They promise to be some pretty damn good games, and as an added bonus, if South Carolina beats North Carolina in the finals, I win $650.

Go Cocks!

…I stand by it.

Villanova, North Carolina and Panama. Wait, what?

Well now that I’ve finished screaming at the wind like a senile old man, it’s time to move on to some more important topics.

Water cooler talk across the country this morning was dominated by the insane finish in Monday night’s NCAA championship game between North Carolina and Villanova.

After a gravity-defying, double-clutch three-pointer by North Carolina’s Marcus Paige, Villanova flawlessly pulled off a set play with under five seconds remaining to win the game, courtesy of a buzzer-beating three-point shot by junior Kris Jenkins.

It was the first buzzer-beating shot to end the NCAA’s biggest game in 33 years, and the first on a three-pointer.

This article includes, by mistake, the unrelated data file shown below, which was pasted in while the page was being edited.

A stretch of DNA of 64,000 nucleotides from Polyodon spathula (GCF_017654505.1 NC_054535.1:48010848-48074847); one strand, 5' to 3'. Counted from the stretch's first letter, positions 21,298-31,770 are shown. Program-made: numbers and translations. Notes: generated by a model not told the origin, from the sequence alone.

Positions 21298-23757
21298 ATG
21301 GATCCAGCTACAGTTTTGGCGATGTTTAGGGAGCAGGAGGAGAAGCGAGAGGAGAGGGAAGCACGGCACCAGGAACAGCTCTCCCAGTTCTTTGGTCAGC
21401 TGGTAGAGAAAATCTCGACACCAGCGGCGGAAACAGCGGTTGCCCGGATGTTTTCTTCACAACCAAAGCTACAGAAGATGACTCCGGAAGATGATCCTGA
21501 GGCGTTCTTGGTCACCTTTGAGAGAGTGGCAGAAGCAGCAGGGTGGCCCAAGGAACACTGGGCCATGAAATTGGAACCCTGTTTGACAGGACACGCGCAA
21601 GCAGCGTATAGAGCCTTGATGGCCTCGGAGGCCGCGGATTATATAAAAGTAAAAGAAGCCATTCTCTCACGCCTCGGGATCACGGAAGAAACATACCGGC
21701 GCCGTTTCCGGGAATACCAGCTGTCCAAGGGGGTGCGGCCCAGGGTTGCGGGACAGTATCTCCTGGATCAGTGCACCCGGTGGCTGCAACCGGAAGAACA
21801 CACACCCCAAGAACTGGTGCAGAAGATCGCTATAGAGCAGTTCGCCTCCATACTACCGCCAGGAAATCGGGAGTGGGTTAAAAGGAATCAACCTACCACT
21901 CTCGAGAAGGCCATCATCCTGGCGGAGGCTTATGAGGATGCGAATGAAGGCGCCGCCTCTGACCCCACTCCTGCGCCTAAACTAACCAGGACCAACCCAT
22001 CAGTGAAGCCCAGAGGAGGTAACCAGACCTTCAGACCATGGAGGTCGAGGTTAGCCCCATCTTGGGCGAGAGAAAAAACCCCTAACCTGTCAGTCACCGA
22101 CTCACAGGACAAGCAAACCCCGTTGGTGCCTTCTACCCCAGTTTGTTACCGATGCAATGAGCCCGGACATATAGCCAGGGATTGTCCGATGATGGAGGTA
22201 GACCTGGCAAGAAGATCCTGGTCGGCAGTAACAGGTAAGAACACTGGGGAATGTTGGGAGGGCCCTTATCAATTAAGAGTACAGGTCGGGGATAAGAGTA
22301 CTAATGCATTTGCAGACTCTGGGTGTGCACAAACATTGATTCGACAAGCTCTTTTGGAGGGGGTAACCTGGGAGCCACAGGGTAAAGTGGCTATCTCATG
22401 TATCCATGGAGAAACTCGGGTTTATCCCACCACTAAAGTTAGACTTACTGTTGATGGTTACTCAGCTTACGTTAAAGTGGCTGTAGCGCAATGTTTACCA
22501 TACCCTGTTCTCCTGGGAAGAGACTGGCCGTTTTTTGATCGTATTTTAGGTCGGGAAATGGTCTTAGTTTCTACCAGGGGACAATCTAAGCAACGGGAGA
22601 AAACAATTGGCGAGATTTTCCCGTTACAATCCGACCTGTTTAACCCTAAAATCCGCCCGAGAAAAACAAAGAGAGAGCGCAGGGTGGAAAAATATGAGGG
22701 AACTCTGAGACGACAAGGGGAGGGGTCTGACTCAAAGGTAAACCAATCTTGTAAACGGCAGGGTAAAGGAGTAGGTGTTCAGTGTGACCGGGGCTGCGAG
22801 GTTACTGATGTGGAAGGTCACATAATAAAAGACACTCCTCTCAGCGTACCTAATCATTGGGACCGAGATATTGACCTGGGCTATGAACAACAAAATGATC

And that’s just crazy. Every single boy in America has shot on the basketball hoop in the driveway of their childhood home, counting down in their head and imagining they’re taking the last-second shot in the country’s biggest game.


To actually be able to sink it must be a surreal, dreamlike feeling. For one moment, the little boy in all of us lived vicariously through that final shot in Monday night’s game.

You know what else every little boy dreams of? Opening their own offshore bank account because they’re so filthy rich and powerful that they don’t even feel the need to pay taxes.

Well, plenty of those people are coming out off the woodwork too, thanks to what is being described as the biggest data leak in world history.

By now you’ve probably all heard of the Panama Papers, and either were interested enough to do a light Google search, or just don’t care at all.

Basically, they are 11.5 million documens of offshore banking activity conducted by famous celebrities, athletes, politicians — implicating the likes of Vladimir Putin and the U.K.’s David Cameron — and other important figures through a Panamanian law firm called Mossack Fonseca.